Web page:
Peanut Butter and Chocolate: How Dark Is Too Dark?

That's Nuts

A weekly dose of nutty history, pop culture, and recipes from Lee Zalben, aka The Peanut Butter Guy.



All About Chocolate

Everything you want to know about chocolate

While jelly may be peanut butter's most popular partner, chocolate comes in at a very close, very decadent second.

It's probably not news to you that peanut butter and chocolate make for a delicious pairing. Whether you're preparing a chocolate mousse cake with peanut butter drizzle, eating a peanut butter cup, or taking a lick from a chocolate peanut butter swirl ice cream cone, chocolate is always a delicious flavor to enjoy with peanut butter.

These days chocolate comes in a variety of "strengths." Unsweetened chocolate is almost 100% cocoa, giving it a nearly black color and very bitter flavor. Milk chocolate has a much lower percentage of cocoa, and a much lighter color and sweeter taste. Dark chocolate's place is somewhere in the middle of the cocoa content continuum. With all these different options, how is a peanut butter lover to know what type of chocolate goes best with their favorite spread?

The staffers at Peanut Butter & Co., led by Annie, one of our intrepid summer interns, decided to tackle this question with a taste test. The good people at Chocolove—a company that incorporates each of the bar's cocoa content into the pretty packaging—supplied us with some delicious chocolate to use for the test.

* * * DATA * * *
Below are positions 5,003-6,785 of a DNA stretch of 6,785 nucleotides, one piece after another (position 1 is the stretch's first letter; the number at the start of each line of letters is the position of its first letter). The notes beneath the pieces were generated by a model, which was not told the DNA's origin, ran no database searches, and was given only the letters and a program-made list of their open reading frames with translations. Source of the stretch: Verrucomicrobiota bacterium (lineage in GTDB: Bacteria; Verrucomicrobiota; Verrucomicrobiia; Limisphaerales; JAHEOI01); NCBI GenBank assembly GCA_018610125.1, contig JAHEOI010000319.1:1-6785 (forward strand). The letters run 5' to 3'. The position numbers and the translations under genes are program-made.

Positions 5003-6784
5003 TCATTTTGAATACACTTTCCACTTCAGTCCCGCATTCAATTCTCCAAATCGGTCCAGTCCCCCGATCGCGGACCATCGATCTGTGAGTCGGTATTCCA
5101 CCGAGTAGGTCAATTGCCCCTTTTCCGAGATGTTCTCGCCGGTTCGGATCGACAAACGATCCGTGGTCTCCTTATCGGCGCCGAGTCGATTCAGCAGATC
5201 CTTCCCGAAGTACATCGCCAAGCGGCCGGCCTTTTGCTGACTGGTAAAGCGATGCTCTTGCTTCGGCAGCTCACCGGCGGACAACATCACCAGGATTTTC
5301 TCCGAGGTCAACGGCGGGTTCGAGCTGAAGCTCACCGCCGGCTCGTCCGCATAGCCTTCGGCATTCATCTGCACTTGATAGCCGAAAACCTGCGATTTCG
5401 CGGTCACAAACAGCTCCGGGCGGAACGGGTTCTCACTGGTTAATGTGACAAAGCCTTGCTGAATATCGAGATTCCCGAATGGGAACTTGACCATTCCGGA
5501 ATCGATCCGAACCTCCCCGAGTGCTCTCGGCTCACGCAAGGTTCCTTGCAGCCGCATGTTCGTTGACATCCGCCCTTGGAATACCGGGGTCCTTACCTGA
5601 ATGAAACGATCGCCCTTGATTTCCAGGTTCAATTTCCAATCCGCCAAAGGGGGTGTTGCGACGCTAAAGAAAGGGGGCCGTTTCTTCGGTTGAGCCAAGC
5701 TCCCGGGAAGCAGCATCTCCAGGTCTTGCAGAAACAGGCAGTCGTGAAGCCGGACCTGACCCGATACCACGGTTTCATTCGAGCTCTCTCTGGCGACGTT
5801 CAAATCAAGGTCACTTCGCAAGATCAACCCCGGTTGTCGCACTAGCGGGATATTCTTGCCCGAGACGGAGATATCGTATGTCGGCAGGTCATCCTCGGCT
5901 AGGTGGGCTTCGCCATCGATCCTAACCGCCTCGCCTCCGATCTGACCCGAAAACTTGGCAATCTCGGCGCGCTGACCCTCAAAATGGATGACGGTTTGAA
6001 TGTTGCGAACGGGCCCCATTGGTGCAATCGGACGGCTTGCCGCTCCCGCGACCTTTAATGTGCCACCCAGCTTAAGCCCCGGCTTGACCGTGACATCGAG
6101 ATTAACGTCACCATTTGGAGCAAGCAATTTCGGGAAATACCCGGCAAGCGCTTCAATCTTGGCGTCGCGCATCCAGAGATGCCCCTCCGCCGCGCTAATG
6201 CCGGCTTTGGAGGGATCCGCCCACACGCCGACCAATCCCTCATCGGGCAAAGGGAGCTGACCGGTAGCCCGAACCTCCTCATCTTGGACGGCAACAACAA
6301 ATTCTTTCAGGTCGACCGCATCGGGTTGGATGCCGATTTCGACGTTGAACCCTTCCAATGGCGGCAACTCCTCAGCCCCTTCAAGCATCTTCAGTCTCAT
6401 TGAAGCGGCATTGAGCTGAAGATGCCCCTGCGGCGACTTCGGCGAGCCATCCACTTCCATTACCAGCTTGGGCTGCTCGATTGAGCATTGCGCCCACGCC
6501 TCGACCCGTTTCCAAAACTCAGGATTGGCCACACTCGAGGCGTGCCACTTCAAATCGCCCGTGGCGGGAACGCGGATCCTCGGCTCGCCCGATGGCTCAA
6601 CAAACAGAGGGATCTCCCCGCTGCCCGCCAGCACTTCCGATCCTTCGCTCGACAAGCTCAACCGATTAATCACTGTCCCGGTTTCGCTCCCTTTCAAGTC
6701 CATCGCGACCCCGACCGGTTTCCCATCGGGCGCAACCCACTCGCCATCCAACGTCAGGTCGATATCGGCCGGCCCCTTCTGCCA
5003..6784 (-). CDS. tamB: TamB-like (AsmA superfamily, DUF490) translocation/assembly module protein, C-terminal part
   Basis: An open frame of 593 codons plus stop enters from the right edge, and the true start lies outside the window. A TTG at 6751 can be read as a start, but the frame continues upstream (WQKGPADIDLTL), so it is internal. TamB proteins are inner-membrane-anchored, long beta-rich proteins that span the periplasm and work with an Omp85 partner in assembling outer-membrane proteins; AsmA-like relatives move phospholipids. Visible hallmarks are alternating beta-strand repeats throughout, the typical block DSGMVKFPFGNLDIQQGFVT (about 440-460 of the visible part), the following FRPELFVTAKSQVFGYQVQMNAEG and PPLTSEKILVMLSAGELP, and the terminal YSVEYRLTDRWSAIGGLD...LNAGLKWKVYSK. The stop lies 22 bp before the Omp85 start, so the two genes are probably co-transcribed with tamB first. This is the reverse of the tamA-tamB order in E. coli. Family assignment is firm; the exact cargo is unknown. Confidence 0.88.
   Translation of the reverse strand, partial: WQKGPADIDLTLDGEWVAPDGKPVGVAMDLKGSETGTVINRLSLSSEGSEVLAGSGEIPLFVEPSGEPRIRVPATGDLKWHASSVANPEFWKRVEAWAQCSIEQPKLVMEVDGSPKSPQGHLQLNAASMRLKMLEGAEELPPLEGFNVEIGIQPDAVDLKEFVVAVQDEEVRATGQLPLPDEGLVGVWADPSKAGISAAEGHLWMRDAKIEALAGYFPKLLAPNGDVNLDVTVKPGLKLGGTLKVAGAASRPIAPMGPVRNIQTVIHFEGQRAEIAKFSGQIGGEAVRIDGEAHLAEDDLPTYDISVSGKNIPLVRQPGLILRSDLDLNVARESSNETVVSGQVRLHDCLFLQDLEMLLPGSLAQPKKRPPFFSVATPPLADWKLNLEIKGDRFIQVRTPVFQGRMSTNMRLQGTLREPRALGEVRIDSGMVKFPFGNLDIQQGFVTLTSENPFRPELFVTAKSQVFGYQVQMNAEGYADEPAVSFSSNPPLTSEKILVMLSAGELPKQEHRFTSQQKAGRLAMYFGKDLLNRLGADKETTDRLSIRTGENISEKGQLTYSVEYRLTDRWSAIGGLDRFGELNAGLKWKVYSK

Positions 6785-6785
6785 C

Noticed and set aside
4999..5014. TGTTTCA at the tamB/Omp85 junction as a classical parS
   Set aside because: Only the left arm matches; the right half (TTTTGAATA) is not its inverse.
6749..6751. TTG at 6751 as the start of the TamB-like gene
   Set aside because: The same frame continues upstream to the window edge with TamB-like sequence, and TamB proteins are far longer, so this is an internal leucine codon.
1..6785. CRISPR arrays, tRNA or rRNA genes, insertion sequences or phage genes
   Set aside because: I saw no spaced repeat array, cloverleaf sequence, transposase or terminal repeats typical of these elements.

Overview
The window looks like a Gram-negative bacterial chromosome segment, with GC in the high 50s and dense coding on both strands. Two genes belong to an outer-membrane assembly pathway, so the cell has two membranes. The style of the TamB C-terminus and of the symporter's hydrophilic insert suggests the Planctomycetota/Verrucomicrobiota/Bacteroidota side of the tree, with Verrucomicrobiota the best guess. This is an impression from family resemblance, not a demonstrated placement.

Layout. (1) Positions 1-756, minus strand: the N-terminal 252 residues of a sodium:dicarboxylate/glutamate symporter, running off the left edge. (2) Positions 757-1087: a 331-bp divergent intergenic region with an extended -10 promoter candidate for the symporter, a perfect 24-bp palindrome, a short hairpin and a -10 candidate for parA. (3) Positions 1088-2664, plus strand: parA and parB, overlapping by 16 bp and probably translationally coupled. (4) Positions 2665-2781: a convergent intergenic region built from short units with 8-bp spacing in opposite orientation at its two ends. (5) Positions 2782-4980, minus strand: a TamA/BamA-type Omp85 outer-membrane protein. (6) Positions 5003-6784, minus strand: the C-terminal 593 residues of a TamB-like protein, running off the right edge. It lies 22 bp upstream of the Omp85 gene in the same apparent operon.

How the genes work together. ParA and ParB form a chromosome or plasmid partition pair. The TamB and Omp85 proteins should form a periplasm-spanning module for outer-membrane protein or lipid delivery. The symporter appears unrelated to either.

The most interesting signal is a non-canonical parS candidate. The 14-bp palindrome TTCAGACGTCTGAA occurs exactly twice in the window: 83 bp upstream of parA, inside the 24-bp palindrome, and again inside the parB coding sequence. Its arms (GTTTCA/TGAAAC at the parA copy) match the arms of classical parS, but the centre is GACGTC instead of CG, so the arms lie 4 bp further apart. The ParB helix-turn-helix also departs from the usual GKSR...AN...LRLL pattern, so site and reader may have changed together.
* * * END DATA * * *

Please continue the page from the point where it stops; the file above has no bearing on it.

We tried three varieties of their chocolate: Chocolove Milk Chocolate (33% cocoa), Chocolove Rich Dark Chocolate (65% cocoa), and Chocolove Extra Strong Dark Chocolate (77% cocoa).

And we tested each bar with two kinds of peanut butter: our Old Fashioned Smooth (made with just peanuts and a touch of salt) and our Smooth Operator (sweetened with evaporated cane juice).


Milk Chocolate

Everyone was interested in how the milk chocolate would work, since that's what's commonly used in traditional peanut butter cups. It was a familiar taste when paired with both peanut butters. The pairing with the unsweetened peanut butter felt a little more "grown-up," as the peanut flavor seemed stronger when paired with the sweet chocolate.

Extra Strong Dark Chocolate

We had a lot of dark chocolate fans in our group. Some went straight for the darkest chocolate available. I suspected that with the really dark, the chocolate might overpower the peanut butter. The Extra Strong Dark Chocolate paired with the unsweetened peanut butter "tastes healthier than I know it is," said one taster. This bar was best appreciated with the sweetened peanut butter—the converse of what our tasters liked most with the milk chocolate.

Our love of chocolate and peanut butter has a lot to do with the melding of different flavors: sweet, bitter, salty, etc.

Rich Dark Chocolate

The crowdpleaser among our tasters was the Rich Dark Chocolate. This bar's combination of bitter and sweet flavors worked well with both peanut butters. Of course, the sweetness and bitterness were highlighted differently depending on the peanut butter pairing. With both though, the rich, nutty savoriness and salty twang of the peanut butter mixed well with the sweet and slightly bitter dark chocolate, making for "the most balanced bite."

Any way you slice it, peanut butter + chocolate = eternal deliciousness. Tell us how you like to combine these two flavors, and for your own personal taste, how dark is too dark?